As table 1 indicates, ultimately 608 institutions responded to the survey, for an overall response rate of 44.3%. The response rate was highest for the doctoral institutions (60.1%) but unfortunately we did not achieve our desired number of responses in this category. Moreover, public doctoral institutions responded to the survey with greater frequency (67%) than did private doctoral institutions (43%). We also fell slightly short of our target in the two-year colleges with faculty ranks category, but did achieve our desired sample sizes for the masters’, bachelors’ and two-year college without rank categories. The smaller number of respondents in the doctoral institution category, especially the private ones, is unfortunate because the studies cited above indicate that the largest effects of the end of mandatory retirement are being felt at doctoral institutions. Thus these institutions might be expected to be the leaders in revising their retirement policies.
An initial set of survey questions asked about the characteristics of the institutions’ regular faculty retirement plans. Defined contribution plans were by far the most prevalent type of retirement programs at the private institutions. The plans at public institutions were more varied with some institutions having defined contribution plans, some having state-sponsored defined benefit plans, some offering both options and some offering combinations of the two types of plans (table 2). It is well known that it is easier to create phased retirement programs under defined contribution systems. As such, it should not be surprising that we will report later that programs to encourage phased retirement are more likely to be present at private institutions.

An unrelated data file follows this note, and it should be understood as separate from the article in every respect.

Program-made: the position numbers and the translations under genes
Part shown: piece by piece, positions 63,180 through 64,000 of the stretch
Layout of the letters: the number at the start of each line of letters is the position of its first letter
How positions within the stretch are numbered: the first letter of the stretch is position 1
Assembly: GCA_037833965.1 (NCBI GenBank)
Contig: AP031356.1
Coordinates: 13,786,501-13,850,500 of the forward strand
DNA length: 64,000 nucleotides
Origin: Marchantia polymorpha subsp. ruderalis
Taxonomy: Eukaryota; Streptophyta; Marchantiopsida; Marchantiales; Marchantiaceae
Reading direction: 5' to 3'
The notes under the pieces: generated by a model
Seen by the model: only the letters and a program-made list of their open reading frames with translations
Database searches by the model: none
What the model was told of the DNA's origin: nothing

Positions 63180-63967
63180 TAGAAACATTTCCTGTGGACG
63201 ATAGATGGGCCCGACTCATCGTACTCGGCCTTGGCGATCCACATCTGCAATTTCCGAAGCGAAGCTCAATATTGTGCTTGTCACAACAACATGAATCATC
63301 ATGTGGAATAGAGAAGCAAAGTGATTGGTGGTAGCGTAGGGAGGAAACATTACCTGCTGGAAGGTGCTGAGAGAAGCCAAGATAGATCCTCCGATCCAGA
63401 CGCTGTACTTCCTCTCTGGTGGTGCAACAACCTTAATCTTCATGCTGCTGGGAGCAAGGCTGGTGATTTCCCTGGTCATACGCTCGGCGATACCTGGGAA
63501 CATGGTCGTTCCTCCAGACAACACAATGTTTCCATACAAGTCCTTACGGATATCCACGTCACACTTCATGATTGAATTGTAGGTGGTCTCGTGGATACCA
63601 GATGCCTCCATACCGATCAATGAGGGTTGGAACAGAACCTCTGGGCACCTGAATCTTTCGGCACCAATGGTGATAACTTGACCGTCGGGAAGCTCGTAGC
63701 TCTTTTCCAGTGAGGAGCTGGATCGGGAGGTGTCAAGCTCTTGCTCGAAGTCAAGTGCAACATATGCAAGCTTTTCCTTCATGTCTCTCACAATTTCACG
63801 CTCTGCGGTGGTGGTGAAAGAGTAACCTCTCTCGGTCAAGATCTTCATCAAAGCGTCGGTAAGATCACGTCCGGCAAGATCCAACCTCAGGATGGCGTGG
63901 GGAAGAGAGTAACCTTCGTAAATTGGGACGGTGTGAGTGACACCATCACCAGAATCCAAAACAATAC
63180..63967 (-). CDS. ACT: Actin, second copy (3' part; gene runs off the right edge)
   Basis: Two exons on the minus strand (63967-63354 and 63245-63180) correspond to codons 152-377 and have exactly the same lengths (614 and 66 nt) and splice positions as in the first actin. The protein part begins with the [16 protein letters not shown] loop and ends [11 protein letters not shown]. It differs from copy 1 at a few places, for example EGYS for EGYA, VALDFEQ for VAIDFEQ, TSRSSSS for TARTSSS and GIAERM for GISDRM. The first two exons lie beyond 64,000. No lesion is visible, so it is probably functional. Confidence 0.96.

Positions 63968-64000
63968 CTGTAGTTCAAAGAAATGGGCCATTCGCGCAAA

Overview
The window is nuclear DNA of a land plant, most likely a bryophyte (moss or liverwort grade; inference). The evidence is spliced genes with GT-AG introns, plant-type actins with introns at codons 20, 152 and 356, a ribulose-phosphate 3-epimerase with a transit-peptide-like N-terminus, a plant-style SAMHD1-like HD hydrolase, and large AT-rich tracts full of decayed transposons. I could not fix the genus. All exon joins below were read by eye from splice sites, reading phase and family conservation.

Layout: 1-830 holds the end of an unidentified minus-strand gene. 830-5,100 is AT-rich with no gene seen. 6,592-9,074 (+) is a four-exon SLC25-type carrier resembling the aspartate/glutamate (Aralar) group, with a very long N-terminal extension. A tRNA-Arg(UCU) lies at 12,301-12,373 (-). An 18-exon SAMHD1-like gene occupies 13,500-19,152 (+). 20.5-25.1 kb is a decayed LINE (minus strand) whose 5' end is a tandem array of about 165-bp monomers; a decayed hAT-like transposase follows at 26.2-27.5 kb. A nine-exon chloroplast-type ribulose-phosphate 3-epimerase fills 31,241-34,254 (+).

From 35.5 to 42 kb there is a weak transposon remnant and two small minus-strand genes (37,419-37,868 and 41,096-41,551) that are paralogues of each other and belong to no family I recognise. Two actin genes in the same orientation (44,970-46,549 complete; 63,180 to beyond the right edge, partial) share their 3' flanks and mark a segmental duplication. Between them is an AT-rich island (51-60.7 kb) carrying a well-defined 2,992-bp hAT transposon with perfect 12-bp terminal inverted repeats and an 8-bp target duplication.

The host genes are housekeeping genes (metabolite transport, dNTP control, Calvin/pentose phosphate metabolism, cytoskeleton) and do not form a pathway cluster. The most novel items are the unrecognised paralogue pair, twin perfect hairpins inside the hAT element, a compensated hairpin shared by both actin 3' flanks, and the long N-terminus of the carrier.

As table 3 indicates, among the institutions with defined contribution retirement plans, the most typical (the modal) institutional contribution rate is 10 percent of a faculty member’s salary. However, a substantial number of the institutions have contribution rates that range between 5 and 9 percent and a smaller share contribute more than 10 percent. Seventy-five of the institutions with defined contribution retirement plans have institutional contribution rates that vary either with age, years of service, or salary.
At 79 of the institutions that have defined contribution plans, faculty members are not required to make contributions to their retirement account. At those institutions at which contributions by faculty members to the plan are required, the modal contribution rate is 5%. However, the required faculty contribution rate varies widely across institutions.